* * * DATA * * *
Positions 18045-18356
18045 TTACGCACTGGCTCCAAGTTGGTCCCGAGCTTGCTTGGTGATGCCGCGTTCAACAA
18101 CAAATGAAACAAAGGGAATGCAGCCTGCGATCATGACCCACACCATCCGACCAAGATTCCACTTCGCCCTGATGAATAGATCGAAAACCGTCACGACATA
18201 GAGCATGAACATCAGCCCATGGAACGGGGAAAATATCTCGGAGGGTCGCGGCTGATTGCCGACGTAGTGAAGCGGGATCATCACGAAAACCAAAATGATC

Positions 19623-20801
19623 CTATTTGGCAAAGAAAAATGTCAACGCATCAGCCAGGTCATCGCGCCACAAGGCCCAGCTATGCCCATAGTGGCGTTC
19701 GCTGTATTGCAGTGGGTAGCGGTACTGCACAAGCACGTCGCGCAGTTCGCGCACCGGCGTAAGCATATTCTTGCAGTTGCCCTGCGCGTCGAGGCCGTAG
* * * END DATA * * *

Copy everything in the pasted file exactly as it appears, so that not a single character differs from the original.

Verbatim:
Positions 18045-18356
18045 TTACGCACTGGCTCCAAGTTGGTCCCGAGCTTGCTTGGTGATGCCGCGTTCAACAA
18101 CAAATGAAACAAAGGGAATGCAGCCTGCGATCATGACCCACACCATCCGACCAAGATTCCACTTCGCCCTGATGAATAGATCGAAAACCGTCACGACATA
18201 GAGCATGAACATCAGCCCATGGAACGGGGAAAATATCTCGGAGGGTCGCGGCTGATTGCCGACGTAGTGAAGCGGGATCATCACGAAAACCAAAATGATC

Positions 19623-20801
19623 CTATTTGGCAAAGAAAAATGTCAACGCATCAGCCAGGTCATCGCGCCACAAGGCCCAGCTATGCCCATAGTGGCGTTC
19701 GCTGTATTGCAGTGGGTAGCGGTACTGCACAAGCACGTCGCGCAGTTCGCGCACCGGCGTAAGCATATTCTTGCAGTTGCCCTGCGCGTCGAGGCCGTAG